Gipsie Ranney recently sent me an article on her thoughts on NUMMI and the current problems with the Big Three car makers to post to the Curious Cat Management Improvement Library. NUMMI is the plant that Toyota and General Motors run together as a joint venture. The article is excellent.
The most remarkable insight I gained at NUMMI came as an answer to a question from a member of the touring group. The person asked what had been learned about the reasons that management/labor conflict had been reduced so much. The tour guide answered, “The answer we get from members of the labor force is that the Japanese do what they say they will do.” This was the same labor force that had held the record for most grievances filed per year in an assembly plant in the U.S.
The Big Three are responsible for managing their organizations wisely. I think that will take more than money. It will take a different culture and a different mind.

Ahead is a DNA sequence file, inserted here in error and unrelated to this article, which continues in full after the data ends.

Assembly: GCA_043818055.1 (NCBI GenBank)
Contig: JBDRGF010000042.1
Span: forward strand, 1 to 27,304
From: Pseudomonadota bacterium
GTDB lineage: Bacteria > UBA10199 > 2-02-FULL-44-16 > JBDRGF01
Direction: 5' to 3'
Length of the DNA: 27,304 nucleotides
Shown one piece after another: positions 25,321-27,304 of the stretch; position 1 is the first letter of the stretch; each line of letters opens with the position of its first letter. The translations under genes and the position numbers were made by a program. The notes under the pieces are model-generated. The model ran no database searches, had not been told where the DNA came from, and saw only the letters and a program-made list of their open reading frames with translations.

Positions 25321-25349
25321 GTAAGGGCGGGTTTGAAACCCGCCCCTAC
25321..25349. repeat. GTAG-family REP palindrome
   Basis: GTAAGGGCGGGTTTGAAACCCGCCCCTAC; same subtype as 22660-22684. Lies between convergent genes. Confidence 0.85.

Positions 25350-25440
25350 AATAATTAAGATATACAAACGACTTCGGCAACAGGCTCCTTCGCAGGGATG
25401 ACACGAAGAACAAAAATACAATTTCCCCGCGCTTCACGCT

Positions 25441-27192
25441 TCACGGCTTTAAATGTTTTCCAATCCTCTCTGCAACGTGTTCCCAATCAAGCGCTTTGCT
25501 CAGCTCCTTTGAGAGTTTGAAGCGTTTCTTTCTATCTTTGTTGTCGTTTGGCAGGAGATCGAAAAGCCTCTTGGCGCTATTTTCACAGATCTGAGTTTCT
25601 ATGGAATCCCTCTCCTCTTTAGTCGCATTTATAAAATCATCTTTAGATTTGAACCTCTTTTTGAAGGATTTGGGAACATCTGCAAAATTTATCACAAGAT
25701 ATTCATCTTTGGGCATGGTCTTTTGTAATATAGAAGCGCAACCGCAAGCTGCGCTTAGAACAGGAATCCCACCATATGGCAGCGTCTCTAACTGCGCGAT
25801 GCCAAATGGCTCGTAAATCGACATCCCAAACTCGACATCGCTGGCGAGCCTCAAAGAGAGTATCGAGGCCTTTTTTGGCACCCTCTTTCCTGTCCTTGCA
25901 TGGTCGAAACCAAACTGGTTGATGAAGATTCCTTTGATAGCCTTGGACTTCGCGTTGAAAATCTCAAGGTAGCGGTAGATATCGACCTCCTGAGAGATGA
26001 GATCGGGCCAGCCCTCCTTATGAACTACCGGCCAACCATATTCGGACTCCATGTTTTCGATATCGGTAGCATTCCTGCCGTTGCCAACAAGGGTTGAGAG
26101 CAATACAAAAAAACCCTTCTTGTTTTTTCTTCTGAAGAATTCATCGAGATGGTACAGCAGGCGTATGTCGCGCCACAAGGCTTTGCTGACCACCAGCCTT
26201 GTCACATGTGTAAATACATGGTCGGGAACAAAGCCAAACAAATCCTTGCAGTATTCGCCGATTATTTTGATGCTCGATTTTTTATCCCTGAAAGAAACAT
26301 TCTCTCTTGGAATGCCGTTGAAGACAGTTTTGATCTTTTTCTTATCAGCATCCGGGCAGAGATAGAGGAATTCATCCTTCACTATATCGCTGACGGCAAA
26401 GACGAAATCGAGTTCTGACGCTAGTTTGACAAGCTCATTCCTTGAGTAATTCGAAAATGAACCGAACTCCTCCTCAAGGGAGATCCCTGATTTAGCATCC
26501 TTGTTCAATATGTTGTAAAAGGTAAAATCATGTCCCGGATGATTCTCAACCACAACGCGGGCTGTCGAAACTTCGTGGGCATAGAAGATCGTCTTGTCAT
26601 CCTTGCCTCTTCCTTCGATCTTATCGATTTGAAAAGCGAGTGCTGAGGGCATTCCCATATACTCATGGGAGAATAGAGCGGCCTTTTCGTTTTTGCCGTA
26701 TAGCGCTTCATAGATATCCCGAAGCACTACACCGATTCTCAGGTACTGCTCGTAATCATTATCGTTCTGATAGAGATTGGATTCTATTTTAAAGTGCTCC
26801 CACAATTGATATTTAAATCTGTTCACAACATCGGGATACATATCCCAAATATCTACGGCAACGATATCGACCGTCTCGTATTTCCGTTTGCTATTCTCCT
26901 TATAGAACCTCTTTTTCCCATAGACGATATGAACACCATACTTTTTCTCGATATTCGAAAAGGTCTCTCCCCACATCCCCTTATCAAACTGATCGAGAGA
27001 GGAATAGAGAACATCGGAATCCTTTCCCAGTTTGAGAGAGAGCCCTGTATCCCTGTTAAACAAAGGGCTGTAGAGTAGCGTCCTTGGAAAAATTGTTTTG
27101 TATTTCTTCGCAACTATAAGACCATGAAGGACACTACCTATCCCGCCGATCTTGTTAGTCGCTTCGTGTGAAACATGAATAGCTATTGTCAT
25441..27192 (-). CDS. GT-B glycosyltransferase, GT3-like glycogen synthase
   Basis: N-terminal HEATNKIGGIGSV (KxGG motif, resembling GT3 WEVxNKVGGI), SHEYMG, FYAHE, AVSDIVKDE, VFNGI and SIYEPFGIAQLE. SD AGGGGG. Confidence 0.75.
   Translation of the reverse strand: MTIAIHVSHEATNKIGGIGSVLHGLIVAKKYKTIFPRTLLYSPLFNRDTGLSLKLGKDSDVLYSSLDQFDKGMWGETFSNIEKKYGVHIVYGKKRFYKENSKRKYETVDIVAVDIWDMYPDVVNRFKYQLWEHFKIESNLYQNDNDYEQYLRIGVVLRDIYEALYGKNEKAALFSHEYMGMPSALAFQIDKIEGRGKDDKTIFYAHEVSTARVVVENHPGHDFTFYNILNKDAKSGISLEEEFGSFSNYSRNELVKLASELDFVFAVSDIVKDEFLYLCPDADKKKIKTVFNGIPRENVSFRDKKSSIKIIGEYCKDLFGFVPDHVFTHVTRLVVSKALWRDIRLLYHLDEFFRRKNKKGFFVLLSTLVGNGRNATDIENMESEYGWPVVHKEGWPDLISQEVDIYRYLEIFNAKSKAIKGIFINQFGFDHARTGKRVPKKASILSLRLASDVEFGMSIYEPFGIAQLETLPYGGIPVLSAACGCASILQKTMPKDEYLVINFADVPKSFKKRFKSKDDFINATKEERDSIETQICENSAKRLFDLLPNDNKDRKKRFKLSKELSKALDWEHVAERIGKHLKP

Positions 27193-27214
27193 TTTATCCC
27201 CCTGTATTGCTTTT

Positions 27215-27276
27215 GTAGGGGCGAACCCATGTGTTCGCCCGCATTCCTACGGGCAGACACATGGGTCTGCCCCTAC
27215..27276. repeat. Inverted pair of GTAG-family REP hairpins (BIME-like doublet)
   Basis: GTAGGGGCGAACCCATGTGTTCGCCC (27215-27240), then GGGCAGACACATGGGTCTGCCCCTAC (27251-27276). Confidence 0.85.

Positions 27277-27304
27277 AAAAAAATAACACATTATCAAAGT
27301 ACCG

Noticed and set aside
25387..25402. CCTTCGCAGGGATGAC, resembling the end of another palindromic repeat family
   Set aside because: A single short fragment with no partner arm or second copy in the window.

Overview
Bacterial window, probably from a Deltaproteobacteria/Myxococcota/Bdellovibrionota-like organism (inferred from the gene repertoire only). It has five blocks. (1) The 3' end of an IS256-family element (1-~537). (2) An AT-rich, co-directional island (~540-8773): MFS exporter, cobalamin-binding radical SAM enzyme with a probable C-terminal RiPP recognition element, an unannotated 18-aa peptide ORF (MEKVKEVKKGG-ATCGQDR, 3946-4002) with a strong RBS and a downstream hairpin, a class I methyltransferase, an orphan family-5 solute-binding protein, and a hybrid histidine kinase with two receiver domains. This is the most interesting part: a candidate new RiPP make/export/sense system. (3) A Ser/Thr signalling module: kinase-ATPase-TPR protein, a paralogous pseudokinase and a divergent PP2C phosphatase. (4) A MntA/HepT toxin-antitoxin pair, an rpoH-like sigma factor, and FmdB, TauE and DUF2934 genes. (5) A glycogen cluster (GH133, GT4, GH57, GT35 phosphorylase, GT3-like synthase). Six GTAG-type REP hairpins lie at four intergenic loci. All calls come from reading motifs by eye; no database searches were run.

I agree. The problem is that management fails to manage well and has been failing to do so for decades. They have improved over the last few decades but not nearly fast or consistently enough. Gipsie worked closely with Dr. Deming and serves on the W. Edwards Deming Institute Board of Trustees.
Related: Could Toyota Fix GM (2005) – At Ford, Quality Was Our Motto in the 1980s – Big Failed Three, Meet the Successful Eight – Why Fix the Escalator? – Invest in New Management Methods Not a Failing Company (AMC) by William Hunter, 1986 – Ford and Managing the Supplier Relationship – No Excessive Senior Executive Pay at Toyota
It's always baffled me that GM hasn't learned more from NUMMI after decades of experience. I've met guys who worked at NUMMI over the years and they were so frustrated about being ignored when they returned from their stints there.
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